My friend David Woods in the USA does a weekly video on The Wealth Channel American College and I really appreciated his latest one.
David used to be a pilot with the USA Air Force before he took up the much riskier occupation of becoming a life insurance agent!
David talked about pilots properly preparing their flight plan before take off and then making sure they flew that flight plan. Naturally having to make adjustments along the way in the event of changing weather conditions or perhaps an attack by another plane!
Reflecting on what he said I got to thinking about it in the context of estate planning and the total disregard that some Irish people have to planning their estates! In other words their total lack of enthusiasm in planning their flight from this world!
What prompted this train of thought was an estate planning seminar I attended last week given by Sinead from Standard Life. She mentioned that American people were much better at estate planning than Irish people.
I absolutely agreed and thought about the Irish mentality when it comes to planning their estates. You see Irish people think differently from Americans. American people know that they are going to die and plan for what happens afterwards. Irish people on the other hand sort of know that it is going to happen to most Irish people but perhaps not to them and even if it does happen to them it is a long way in the distance and anyway if they think about it too much they might bring the day closer! Much better not to go there!
This trait of procrastination is really such a pity because it means that Irish estates have a much larger tax liability than they should have. These inheritance tax liabilities can be reduced substantially at little or no cost if just a little forward planning is undertaking.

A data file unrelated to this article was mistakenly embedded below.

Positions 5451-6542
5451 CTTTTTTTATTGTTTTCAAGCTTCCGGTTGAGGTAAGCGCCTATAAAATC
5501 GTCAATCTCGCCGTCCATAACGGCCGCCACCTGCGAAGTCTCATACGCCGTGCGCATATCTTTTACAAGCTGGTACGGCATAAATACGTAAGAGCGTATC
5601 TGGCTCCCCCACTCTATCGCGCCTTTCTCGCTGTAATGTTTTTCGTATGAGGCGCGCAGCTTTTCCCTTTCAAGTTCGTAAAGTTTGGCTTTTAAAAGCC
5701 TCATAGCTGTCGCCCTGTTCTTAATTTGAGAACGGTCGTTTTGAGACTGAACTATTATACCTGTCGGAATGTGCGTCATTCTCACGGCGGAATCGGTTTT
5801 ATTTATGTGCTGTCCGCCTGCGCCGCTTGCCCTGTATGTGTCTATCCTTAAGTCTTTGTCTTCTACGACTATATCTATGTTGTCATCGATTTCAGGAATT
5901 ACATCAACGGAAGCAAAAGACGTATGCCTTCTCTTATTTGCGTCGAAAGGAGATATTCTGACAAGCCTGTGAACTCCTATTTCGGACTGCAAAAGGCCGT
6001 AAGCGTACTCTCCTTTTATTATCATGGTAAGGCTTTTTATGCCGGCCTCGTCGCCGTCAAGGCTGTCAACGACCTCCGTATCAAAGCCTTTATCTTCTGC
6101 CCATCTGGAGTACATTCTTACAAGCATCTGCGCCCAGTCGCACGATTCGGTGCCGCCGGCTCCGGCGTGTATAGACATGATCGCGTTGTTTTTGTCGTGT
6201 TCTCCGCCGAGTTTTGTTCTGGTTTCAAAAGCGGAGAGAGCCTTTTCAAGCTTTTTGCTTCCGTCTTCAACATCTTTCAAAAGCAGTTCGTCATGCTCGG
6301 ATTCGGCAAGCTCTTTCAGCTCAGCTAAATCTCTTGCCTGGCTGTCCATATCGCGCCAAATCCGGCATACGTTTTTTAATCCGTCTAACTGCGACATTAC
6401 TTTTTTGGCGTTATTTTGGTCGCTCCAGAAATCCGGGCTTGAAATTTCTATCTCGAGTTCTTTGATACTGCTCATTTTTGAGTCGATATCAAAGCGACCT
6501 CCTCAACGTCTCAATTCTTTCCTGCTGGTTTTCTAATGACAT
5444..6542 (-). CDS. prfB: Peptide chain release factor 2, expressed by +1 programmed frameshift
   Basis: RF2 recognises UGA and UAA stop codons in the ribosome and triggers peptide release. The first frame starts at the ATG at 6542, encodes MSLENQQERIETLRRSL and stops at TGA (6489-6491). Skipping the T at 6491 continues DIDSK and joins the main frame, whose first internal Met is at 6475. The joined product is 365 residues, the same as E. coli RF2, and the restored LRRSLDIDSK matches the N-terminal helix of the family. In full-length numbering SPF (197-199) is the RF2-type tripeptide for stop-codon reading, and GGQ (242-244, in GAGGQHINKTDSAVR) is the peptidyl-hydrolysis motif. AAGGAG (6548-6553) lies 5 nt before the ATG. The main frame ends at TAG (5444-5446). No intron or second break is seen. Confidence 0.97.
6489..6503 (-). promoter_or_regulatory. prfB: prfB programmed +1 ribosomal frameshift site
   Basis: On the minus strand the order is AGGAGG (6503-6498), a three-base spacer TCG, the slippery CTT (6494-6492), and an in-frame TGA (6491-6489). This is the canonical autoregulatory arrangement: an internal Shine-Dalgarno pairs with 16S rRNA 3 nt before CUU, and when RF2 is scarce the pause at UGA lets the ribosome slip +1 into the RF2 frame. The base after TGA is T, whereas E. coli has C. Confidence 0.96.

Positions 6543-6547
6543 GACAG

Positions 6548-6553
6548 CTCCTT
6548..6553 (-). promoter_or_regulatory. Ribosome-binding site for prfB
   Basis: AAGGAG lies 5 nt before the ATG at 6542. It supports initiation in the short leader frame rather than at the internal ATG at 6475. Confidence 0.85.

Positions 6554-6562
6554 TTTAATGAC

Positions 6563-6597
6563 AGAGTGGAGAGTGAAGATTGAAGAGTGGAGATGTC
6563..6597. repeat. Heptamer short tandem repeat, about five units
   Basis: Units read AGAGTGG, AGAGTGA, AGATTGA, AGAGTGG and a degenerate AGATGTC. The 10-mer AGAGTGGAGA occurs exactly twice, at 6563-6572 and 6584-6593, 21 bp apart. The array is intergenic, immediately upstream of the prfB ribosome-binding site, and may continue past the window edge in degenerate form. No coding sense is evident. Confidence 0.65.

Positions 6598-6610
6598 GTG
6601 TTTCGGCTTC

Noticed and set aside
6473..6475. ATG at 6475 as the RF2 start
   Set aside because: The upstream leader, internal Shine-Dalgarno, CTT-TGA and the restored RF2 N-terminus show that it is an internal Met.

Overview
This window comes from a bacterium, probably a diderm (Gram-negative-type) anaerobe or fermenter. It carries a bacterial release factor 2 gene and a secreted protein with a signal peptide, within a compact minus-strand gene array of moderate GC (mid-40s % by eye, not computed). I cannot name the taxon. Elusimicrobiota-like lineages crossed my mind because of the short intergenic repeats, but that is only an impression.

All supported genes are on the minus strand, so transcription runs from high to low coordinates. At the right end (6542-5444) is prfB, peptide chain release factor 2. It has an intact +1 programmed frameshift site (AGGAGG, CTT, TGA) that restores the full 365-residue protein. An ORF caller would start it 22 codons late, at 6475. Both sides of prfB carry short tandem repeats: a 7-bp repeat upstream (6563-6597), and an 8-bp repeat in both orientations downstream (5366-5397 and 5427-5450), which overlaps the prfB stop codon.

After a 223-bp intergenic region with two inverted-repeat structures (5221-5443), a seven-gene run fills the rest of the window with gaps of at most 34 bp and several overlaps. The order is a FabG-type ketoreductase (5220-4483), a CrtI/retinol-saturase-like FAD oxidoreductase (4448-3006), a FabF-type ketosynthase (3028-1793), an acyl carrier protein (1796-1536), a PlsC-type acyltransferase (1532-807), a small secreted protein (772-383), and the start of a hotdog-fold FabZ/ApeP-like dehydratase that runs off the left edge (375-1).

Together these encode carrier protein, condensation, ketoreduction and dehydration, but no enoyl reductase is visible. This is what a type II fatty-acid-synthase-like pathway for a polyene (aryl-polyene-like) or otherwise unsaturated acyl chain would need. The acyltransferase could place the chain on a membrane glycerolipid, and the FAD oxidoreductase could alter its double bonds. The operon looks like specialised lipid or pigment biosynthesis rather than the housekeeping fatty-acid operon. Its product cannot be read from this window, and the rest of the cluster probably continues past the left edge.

Let me give you an example of what I mean;
Let’s look at a typical Irish estate. Husband and wife with two married children both with three children so in total six grandchildren. They have been very good responsible parents and have an up to date will in place which leaves instructions that all of the estate passes to the surviving partner on the first death and on the second death is divided equally between the two children.
Because of the wealth that people were able to accumulate in Ireland up to 5 years ago it is not unusual to come across estates of between three to four million euro in value. We will assume for this exercise an estate value of just €2,000,000
Family Home and contents €600,000
Holiday home €400,000
Investment property €500,000
Bank deposits €200,000
These values are net of any borrowings.
So let’s assume the husband dies first which is statistically what is likely to happen. There are no tax issues and the estate passes to his wife free of tax.
His wife dies two years later and assuming the values are the same as now then each child will receive € 1,000,000. The tax free figure in Ireland is currently €225,000 so the balance of the inheritance is taxed at 33% so each child pays tax on €775,000 at 33% a tax amount of €255,750. Total tax liability on estate is €255,750 x 2 = €511,500. That is a lot of tax!
What can be done to reduce the tax bill?
Two simple examples:
1- Change the will so that on death €30,150 is left tax free on the second death to each of the six grandchildren. The total left to the grandchildren is 6 x €30,150 =€180,900. The cost of doing this is zero and the inheritance tax saved is €59,690. You either use this tax break or you lose it!
2- Each calendar year it is possible for both the husband and the wife to gift €3,000 tax free to each child each grandchild and each son and daughter in law. This is on top of the €225,000 threshold.
In this example there are two children and their two partners plus six grandchildren so we have in effect ten people to whom gifts of €3,000 x 2 can be made tax free each year.
The tax free gifts that can be made are €60,000 each year and if these gifts can be made for the next 10 years the total gifted tax free would be €600,000 and the tax saved at current rates would be €198,000. You either use this tax break each year or you lose it!
Ted Dwyer Family Business